The Future of Public Space — Los Angeles @ A+D Architecture and Design Museum>Los Angeles, Los Angeles [12 July]

The Future of Public Space — Los Angeles

18:00 - 20:00

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A+D Architecture and Design Museum>Los Angeles
900 E 4th St, Los Angeles, California 90013
Our traveling panel series is West Coast bound! Following on the success of our events in New York, Washington, D.C., and Chicago, we're hosting a conversation on The Future of Public Space in Los Angeles on July 12th.

This discussion series celebrates the release of The Future of Public Space—the latest volume of SOM Thinkers—and is co-hosted with the urban affairs magazine and nonprofit organization Next City.

Join us at the A+D Museum in L.A. with Chris Torres, Rudy Espinoza, Saul Gonzalez, and Elizabeth Timme.
The event is free and open to the public. Learn about our participants below.


Chris Torres is a landscape urbanist and co-founder of Superjacent. He brings a strong research background to projects ranging from urban and ecological systems to site specific interventions. His experience utilizing emerging technologies in landscape architecture, urbanism, and public art creates engaging and memorable contemporary environments. Prior to Superjacent, Chris was an Associate at Rios Clementi Hale Studios, where he held key roles in many large-scale projects. He was a consultant for Walt Disney Imagineering, SOM, and the public art program at LA METRO. He was a visiting researcher of urban design at QUT in Australia, graduate instructor of Landscape Architecture, Architecture, Planning, and Geography at UC Berkeley, and creative director of the GROUND UP Journal. He is actively involved in research through Proyecto MegaAgua, which identifies water assets and develops innovative technologies to allow for increased potable water availability in the global market.


Rudy Espinoza is the Executive Director of Leadership for Urban Renewal Network (LURN), a community development organization designing innovations to responsibly revitalize low-income, urban areas. Rudy specializes in designing economic development initiatives in low-income communities, researching the informal economy, building private/nonprofit partnerships, and training the working poor to participate in the socio-economic revitalization of their neighborhoods. Rudy has worked at Emerging Markets Inc. and the AARP Foundation where he designed and managed place-based initiatives with financial institutions, foundations, and regional nonprofits. Most recently he worked at a CDFI in South L.A. providing micro-loans and business assistance to street vendors. He serves on Board of Transportation Commissioners for the City of Los Angeles as well as the Commission on Revenue Generation, the Advisory Boards of the LA Development Fund, Investing in Place and the LA Food Policy Council, and the Board of Directors for Esperanza Community Housing Corporation. Rudy holds degrees in Business Administration and Urban Planning.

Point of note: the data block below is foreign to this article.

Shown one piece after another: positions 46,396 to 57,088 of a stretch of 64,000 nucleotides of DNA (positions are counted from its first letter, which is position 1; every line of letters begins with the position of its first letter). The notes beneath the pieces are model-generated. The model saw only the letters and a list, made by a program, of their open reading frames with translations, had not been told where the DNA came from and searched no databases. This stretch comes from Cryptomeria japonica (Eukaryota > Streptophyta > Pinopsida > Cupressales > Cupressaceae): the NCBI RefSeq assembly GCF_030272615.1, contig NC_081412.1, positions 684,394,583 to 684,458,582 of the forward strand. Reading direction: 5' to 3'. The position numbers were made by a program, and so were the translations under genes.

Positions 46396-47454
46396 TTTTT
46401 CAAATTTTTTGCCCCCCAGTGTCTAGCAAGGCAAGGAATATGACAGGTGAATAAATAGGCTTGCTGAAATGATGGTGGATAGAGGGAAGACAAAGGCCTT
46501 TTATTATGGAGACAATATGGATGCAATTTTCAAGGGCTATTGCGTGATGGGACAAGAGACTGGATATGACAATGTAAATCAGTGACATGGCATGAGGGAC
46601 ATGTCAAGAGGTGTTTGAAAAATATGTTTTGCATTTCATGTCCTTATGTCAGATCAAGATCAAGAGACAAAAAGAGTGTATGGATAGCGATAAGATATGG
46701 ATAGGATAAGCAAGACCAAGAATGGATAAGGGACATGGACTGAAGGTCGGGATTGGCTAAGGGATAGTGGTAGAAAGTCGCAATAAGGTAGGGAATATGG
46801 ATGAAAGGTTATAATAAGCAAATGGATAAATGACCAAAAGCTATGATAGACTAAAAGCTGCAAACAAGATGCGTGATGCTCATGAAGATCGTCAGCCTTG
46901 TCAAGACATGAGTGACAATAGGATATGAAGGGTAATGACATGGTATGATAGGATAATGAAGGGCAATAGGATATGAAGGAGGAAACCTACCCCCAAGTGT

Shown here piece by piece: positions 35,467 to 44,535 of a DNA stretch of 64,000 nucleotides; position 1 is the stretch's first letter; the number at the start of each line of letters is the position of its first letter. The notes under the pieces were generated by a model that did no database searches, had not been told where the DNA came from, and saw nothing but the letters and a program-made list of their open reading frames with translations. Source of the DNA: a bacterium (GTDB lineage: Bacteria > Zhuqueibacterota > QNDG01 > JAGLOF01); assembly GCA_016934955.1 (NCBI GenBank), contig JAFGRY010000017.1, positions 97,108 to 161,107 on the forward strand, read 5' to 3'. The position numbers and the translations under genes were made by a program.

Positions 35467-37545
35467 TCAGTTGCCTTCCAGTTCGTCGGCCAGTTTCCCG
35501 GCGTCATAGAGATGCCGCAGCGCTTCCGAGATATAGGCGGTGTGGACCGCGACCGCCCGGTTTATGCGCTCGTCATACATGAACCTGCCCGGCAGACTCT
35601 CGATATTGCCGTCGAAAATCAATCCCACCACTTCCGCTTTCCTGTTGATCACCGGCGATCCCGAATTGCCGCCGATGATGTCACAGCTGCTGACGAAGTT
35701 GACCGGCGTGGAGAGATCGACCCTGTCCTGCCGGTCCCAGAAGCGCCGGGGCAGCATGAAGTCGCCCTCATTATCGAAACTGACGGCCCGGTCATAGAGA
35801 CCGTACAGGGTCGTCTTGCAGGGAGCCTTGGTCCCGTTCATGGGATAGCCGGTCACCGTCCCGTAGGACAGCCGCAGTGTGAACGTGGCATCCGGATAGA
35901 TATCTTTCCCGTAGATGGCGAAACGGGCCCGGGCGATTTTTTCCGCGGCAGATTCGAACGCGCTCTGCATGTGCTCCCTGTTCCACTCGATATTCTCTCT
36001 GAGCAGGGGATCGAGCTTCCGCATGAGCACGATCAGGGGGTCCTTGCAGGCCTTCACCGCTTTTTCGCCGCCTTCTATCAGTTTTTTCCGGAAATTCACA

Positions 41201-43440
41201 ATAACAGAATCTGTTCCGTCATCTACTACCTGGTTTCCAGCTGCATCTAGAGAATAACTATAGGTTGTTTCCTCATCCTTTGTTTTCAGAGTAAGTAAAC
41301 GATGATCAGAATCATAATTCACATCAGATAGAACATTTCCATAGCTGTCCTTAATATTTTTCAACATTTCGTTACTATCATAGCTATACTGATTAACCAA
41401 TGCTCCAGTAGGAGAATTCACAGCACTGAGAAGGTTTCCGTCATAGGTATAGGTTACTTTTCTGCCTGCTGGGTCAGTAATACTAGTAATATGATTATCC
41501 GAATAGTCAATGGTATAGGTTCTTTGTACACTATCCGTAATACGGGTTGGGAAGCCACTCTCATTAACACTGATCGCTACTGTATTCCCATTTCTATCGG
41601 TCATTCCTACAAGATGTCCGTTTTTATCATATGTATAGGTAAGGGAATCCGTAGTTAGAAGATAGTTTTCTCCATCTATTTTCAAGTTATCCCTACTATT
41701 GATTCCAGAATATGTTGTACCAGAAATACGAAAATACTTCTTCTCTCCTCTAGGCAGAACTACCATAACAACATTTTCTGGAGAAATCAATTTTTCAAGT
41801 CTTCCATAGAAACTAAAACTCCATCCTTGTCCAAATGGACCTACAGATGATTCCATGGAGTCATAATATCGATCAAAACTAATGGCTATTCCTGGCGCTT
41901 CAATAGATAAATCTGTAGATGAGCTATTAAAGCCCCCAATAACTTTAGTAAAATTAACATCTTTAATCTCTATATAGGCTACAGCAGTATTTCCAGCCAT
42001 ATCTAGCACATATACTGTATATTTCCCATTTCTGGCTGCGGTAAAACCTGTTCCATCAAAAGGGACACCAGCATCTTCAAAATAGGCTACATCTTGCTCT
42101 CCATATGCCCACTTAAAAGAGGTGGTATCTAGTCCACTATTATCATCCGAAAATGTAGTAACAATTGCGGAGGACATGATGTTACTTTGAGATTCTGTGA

Saul Gonzalez is a producer and reporter with KCRW and the host and co-producer of “There Goes the Neighborhood," an eight-part series exploring gentrification and housing in Los Angeles. Saul also reports for NPR, Public Radio International's «The World,» and «The California Report.» Before coming to public radio, Saul was the Los Angeles producer for «The NewsHour» on PBS and a reporter for KCET-TV, as well as a correspondent for public television's magazine show «Religion & Ethics Newsweekly.» He has won several Emmys, Golden Mics, and other honors for his coverage of local, national, and international issues. He won the L.A. Press Club's Radio Journalist of the Year Award two years in a row.

Elizabeth Timme is a third-generation architect and co-founder of LA-Más. Seeing a need for a design approach to be integrated early on in public projects and civic planning, she believes designers can help create a unified vision, identify creative alternatives, and work in partnership with communities. Elizabeth provides leadership at LA-Más by ensuring all projects are thoughtfully designed and critically engage systemic problems. Elizabeth has extensive experience in architecture and construction administration having worked at MASS Design Group, Ball-Nogues Studio, and Zimmer Gunsul Frasca. Elizabeth has taught design-build studios at Woodbury University’s Agency for Civic Engagement (ACE) Center and serves on the Zoning Advisory Committee of Re: Code LA, a city-led effort to transform the city’s outdated zoning code. She holds a master’s degree in architecture from Harvard’s Graduate School of Design and a bachelor’s degree in architecture from the University of Southern California.

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